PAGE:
Ask information security professionals how they spend their time, and odds are the answers will include mention...
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of penetration testing and incident response. In some ways, these are two sides of the same coin: One involves putting in the time to find out where the weaknesses are, while simultaneously being prepared to respond to emergency situations where time is of the essence.
Tod Beardsley, director of research, and Rebekah Brown, threat intelligence lead, both at Rapid7, sat down with SearchSecurity in November at Rapid7's UNITED 2016 event in Boston, and they shared their wide-ranging opinions on the pursuit of information security.
In the first part of the interview, Brown and Beardsley offered their thoughts on the increasing threats posed by insecure devices connected to the internet of things (IoT), especially as exemplified by the series of attacks using the Mirai botnet. Also on the table were some of their more notable -- and entertaining -- war stories collected over years of doing pen testing and incident response.
Editor’s Note: This interview has been lightly edited for length and clarity.
What are your thoughts on the Mirai botnet attacks and the other similar kind of malicious IoT activity that we're seeing so much of recently?
Tod Beardsley: So, Mirai is definitely a wake-up call. For many years, we've been looking at IoT through the lens of that [it] is too easy; it's junk hacking; it's stunt hacking; and it's hacking on easy mode. The security industry tends to be pretty dismissive of IoT. And I think the Mirai event [was a] bummer for DynDNS, but not so bad for everyone else, because it really illustrates like, 'No, no, no. This is real, and this is serious.' And we've been seeing this coming for a while -- 2016 is really when IoT kind of came out of the ghetto, the security research ghetto anyway, for both attackers and defenders. We're all taking a look at this in a much more serious way now, because I think the thing that the Mirai botnet had illustrated is twofold.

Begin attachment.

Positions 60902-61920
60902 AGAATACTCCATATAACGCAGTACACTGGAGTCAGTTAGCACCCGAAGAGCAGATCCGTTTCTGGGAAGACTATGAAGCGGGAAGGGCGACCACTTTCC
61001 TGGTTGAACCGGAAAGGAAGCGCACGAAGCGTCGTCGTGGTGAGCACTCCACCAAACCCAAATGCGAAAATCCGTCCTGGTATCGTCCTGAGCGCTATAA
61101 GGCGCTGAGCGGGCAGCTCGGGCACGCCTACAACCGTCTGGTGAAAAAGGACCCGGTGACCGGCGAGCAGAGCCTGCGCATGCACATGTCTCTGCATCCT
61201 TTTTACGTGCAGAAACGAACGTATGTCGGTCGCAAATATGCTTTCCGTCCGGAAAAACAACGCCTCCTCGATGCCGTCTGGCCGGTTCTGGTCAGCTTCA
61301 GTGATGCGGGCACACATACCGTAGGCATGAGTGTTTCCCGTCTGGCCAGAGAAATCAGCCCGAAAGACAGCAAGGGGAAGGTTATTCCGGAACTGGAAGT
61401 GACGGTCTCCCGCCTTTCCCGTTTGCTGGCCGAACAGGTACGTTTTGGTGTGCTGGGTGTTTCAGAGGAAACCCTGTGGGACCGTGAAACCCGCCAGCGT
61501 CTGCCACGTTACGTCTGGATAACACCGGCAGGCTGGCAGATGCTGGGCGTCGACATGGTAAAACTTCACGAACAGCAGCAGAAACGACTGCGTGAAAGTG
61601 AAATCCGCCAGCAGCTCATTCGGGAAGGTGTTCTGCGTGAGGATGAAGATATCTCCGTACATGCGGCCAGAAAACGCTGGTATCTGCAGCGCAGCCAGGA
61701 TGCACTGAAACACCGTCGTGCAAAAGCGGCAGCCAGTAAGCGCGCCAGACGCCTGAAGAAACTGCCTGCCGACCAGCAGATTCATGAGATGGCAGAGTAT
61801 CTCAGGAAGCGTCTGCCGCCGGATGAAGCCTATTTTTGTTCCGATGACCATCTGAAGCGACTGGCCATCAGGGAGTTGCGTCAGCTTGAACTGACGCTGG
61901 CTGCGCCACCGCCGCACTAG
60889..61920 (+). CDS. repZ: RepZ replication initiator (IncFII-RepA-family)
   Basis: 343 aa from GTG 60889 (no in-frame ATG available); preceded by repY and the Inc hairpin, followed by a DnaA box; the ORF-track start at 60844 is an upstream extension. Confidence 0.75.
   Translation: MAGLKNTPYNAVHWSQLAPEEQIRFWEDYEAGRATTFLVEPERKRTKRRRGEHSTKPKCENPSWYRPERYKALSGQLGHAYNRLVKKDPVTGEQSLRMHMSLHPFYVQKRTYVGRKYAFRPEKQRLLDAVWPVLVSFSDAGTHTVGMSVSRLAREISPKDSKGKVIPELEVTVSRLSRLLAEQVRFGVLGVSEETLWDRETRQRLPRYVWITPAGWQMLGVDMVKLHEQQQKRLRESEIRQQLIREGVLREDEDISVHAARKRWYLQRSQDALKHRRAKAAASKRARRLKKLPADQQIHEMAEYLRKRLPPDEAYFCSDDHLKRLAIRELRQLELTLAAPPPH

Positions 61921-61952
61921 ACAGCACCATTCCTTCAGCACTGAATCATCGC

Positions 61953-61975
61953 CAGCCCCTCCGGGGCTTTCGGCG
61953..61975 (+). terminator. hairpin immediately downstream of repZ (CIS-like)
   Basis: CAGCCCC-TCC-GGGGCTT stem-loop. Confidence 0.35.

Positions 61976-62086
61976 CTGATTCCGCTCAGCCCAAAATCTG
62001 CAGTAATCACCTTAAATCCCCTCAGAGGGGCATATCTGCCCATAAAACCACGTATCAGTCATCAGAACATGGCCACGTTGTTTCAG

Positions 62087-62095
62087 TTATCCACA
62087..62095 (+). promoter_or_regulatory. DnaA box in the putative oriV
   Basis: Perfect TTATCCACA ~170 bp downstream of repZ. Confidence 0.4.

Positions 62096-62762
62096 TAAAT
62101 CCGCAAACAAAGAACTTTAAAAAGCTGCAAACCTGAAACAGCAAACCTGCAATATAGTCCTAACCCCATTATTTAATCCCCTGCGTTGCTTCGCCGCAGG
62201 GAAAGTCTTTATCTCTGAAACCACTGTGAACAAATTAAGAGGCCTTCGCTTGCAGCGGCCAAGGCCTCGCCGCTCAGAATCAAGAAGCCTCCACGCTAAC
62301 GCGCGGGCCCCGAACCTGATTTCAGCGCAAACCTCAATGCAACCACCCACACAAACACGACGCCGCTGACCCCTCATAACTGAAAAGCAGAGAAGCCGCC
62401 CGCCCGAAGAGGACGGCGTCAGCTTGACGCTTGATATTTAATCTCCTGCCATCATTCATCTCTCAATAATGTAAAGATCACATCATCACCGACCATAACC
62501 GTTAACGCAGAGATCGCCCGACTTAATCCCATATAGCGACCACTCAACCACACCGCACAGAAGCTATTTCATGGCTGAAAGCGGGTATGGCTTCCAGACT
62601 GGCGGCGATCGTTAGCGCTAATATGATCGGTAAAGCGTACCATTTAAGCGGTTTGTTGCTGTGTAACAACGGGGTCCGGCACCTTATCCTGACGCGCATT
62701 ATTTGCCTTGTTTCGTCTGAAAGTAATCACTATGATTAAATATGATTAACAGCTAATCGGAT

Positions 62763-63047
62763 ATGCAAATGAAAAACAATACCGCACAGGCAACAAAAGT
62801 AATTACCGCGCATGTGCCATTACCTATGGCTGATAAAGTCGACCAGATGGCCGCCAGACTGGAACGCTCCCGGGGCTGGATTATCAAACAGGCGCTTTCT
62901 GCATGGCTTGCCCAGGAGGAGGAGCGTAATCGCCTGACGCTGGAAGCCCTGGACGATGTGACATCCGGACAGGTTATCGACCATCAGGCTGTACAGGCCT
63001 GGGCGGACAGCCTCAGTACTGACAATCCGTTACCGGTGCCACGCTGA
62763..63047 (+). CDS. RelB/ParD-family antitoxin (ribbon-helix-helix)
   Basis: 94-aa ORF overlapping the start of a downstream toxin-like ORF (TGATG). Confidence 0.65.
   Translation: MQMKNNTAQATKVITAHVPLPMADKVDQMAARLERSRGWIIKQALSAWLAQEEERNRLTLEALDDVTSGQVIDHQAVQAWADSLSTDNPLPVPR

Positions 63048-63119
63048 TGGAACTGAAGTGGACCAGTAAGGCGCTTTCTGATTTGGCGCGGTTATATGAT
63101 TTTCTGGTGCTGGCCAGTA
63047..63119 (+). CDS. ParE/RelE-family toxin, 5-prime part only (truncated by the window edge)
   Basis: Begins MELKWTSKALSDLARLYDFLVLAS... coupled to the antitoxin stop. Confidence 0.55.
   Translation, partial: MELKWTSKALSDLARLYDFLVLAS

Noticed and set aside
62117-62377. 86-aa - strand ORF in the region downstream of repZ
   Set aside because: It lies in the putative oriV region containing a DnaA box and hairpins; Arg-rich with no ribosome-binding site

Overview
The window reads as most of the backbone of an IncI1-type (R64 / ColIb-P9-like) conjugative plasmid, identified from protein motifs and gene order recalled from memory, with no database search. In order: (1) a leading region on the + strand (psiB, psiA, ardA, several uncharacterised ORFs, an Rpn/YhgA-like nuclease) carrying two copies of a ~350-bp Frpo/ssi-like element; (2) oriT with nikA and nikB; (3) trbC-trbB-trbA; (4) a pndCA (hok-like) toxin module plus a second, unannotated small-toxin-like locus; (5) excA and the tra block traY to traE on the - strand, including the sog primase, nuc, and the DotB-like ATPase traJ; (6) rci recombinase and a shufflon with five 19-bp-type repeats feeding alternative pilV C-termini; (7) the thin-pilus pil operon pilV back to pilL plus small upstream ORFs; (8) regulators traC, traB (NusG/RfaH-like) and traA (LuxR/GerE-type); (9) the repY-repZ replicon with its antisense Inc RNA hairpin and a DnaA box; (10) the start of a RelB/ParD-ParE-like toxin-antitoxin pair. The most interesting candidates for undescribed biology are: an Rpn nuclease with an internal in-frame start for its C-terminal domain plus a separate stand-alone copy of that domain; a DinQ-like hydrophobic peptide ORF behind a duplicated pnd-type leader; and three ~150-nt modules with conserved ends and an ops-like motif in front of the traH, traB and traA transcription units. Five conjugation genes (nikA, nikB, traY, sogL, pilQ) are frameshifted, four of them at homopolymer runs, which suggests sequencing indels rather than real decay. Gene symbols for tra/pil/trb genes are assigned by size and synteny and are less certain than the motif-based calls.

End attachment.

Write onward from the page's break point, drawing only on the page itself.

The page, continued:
One, it shows that not only do we have to defend these IoT devices and make sure that they're built securely so your personal data doesn't get leaked and your camera's not on the internet, but we have to get it to a point where we're able to defend against it. So, security on IoT is not only securing the device and securing your stuff, but it's securing everyone else, too. So, there's a social good there that needs to be done.
And, secondly, it didn't really matter. Most of these things are like DVRs, CCTVs and things like that, and that particular data didn't matter at all. It's not what the attacker was going for -- the attacker was going for CPU, a little bit of storage and a little bit of bandwidth, multiplied many times.
And so I think that Mirai really will help wake up not just the security industry to [the idea] that, 'No, this is serious; this is not just joking around and stunt hacking,' but also wake up every manufacturer there that makes an internet-connected device, which is actually every manufacturer.
Rebekah Brown: The whole issue with default passwords or hardcoded passwords, we're seeing that in other devices, as well. We've known about it for years and years, and everyone says, 'Oh well, but nobody's going to do that. And no one's going to use it.' So, this is a very clear example of, yes, they actually do.
The attackers know about all the flaws you know about. You can't keep anything a secret, [and] you can't hope that they don't know about it. And then also you raise a very interesting point where they didn't care about the data, and they didn't care about the stuff on there. But that doesn't mean they won't in the future. It doesn't mean now that they're going to say, 'Oh, OK, well, here's one way we can use this.' Let's just say that they could be coming up with a more creative way now that they're very comfortable in the 'Let's hack all the IoT stuff space.'
Beardsley: Right, and it's that kind of shift in thinking that we saw with ransomware last year ... where the attacker doesn't care about the data. They care that the data's there, and that it's something to encrypt.
Brown: Yeah, they care that somebody will pay.
Beardsley: But, really, I'm not going to steal all your grandkids' pictures and sell them on the internet. That's not very viable. It's much more viable to just ask for money directly.
Have you got any good pen testing or incident response horror stories? What are the craziest, most unbelievable things you found during tests? And you don't have to give names, so the guilty can remain unmarked.